– GBP’s strong 2021 is not done says SEB
– BoE to propel further gains with May rate hike
– But some economists warn of disappointment
– See first rate hike as late as 2023
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SEB – a leading Nordic corporate bank – have confirmed they expect the British Pound to maintain an upside bias against the Euro.
SEB have backed the Pound over the Euro since the start of 2021, recommending a number of trades through the course of the year that relied on a view that EUR/GBP “would head lower”.
In a new strategy update released mid-month SEB say they “once gain believe in the downside”, citing the likelihood of a Bank of England interest rate rise being delivered in 2022.
SEB anticipate a rate rise in May 2022.
The Pound’s rally in the earlier part of 2021 – that saw GBP/EUR rise from 1.1184 on January 01 to 1.1800 in April 05 – was a result of markets leaving uncertainty over Brexit and Covid-19 behind, says SEB.
The UK’s rapid approach to vaccinations allowed the market to focus on the currency’s “cheap valuation and prospects for recovery”.
The next driver for any further gains in the Pound lies with the Bank of England, says SEB.
Above: GBP/EUR daily chart for 2021.
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They expect the Bank to “cautiously hike its key rate in May 2022 and stop its quantitative easing programme ahead of time in November, “which should lend GBP further support.”
The key event for the Pound over coming days will be Thursday’s September policy meeting from the Bank, where no changes to policy are expected but guidance could prove important.
In particular, the vote composition of the Monetary Policy Committee on 1) ending quantitative easing and 2) raising interest rates could send a signal to currency markets.
Furthermore, communications regarding recent positive labour market data and hotter-than-expected inflation data could also prove pivotal.
Consensus expects a rate rise in the first half of 2022 but that the quantitive easing programme would complete as scheduled in December, therefore SEB’s call for a vote to cease the programme in November would prove a ‘hawkish’ surprise that could support the UK currency.
A first-quarter 2022 rate hike would put the Bank ahead of the European Central Bank and U.S. Federal Reserve, bestowing a potential upside benefit to Sterling exchange rates.
“As the market has rewarded currencies with central bank support, we expect EUR/GBP to resume a clearer trend lower targeting 0.83 and would stop the trade on a break above July highs at 0.8650,” says SEB.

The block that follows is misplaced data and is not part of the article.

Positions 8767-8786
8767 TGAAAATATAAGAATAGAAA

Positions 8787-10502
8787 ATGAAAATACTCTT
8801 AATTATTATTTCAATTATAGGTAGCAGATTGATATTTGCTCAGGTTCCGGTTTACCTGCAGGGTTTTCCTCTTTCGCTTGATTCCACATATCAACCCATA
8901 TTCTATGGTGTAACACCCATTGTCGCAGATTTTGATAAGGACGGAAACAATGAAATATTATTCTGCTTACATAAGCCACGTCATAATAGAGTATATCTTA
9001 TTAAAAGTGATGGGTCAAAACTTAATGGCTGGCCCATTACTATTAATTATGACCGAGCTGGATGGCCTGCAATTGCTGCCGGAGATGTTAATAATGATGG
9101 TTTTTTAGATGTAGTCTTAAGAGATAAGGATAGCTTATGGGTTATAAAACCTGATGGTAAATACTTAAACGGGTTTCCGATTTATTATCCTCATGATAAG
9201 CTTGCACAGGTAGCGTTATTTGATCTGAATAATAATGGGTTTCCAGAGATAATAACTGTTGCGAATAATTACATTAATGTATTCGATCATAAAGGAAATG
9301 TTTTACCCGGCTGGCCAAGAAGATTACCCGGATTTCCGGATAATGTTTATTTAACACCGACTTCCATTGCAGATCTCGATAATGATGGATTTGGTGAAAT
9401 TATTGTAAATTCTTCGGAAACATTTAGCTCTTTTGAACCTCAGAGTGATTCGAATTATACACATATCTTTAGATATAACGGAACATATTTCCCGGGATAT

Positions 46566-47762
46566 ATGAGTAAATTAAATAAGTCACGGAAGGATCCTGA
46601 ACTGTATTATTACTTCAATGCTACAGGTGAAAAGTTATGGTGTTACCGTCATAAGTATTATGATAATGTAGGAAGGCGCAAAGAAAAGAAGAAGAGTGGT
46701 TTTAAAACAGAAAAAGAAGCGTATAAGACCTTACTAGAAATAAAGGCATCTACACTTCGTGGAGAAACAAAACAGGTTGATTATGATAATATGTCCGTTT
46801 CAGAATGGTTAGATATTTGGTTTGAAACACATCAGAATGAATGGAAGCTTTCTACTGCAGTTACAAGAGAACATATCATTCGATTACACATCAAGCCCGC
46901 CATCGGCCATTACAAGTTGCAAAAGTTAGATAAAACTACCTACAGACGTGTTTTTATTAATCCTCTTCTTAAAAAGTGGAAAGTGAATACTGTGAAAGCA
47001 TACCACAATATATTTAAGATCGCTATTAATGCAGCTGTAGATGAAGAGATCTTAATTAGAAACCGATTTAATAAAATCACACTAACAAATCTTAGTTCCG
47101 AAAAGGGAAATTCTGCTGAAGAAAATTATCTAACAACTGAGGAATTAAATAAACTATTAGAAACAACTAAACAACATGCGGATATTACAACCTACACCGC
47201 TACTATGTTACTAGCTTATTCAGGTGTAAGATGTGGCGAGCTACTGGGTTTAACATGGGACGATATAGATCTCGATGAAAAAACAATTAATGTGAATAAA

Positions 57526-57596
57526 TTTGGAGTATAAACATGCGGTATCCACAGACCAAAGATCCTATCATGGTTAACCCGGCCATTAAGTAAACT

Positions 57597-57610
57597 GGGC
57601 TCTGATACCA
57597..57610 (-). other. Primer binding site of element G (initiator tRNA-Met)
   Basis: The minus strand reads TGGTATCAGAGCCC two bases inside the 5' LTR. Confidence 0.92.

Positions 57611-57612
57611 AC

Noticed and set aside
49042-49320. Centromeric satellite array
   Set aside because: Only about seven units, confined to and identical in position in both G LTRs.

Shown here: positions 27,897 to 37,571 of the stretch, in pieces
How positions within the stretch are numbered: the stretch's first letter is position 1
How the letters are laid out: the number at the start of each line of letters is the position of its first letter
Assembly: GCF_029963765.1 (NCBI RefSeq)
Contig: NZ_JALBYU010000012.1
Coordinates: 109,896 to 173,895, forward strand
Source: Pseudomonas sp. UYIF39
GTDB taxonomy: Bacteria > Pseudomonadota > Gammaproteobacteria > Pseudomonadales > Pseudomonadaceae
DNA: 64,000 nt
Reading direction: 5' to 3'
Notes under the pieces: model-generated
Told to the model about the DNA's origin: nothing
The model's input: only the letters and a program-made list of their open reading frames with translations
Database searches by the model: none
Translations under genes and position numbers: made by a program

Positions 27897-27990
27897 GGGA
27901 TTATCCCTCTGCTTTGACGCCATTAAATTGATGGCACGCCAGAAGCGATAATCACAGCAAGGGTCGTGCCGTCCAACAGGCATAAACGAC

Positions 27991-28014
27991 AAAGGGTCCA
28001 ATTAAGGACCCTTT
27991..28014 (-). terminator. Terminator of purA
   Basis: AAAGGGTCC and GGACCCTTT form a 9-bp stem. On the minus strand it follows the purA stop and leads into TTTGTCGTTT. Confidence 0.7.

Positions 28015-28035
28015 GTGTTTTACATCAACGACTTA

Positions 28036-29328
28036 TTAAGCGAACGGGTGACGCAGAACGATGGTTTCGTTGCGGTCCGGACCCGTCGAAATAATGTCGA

EUR/GBP at 0.83 gives a Pound-to-Euro exchange rate (GBP/EUR) rate of approximately 1.2050. EUR/GBP at 0.8650 gives GBP/EUR of 1.1560.
However, while the Bank of England can be a source of support for the Pound there is a risk any delay to the timing of a rate rise could trigger an unwinding of recent strength.
Analysts at Capital Economics say that while UK inflation is burning hot it will fall rapidly in 2022, easing pressure on the Bank to raise interest rates.
“A rate rise anytime soon would probably prove counterproductive,” says Ruth Gregory, Senior UK Economist at Capital Economics. “By weakening demand, the Bank could jeopardise the recovery.”
Capital Economics anticipate the first rate rise to only be delivered in 2023 which would amount to a material disappointment to those bidding the Pound higher.
Stefan Koopman, Senior Macro Strategist at Rabobank, says the Bank of England would risk making a “policy error” were it to raise interest rates as early as May 2022.
“As inflation surges, calls for a relatively early Bank of England rate hike are growing louder,” says Koopman, “the increase in inflation has been driven primarily by (global) supply bottlenecks, an unusual consumption bias, and low levels of inventories.”
“This is not a normal business cycle, and it shouldn’t be interpreted as such,” he says.
Rabobank’s strategy team don’t see any urgency for the MPC to spell out the exact conditions under which it would contemplate raising interest rates, but might just do that in order to retain credibility with the market.
“After last year’s accusations of fiscal dominance, they might have a particular interest in convincing the public that it is still, after all, a central bank determined to fight off above-target inflation. The risk of a policy error is therefore elevated,” says Koopman.
Rabobank’s foreign exchange strategy team meanwhile says “GBP may still have plenty of headwinds to face in the coming months.”
However, the better-than-expected employment figures out last week see them maintain a year-end forecast of 1.19 for GBP/EUR.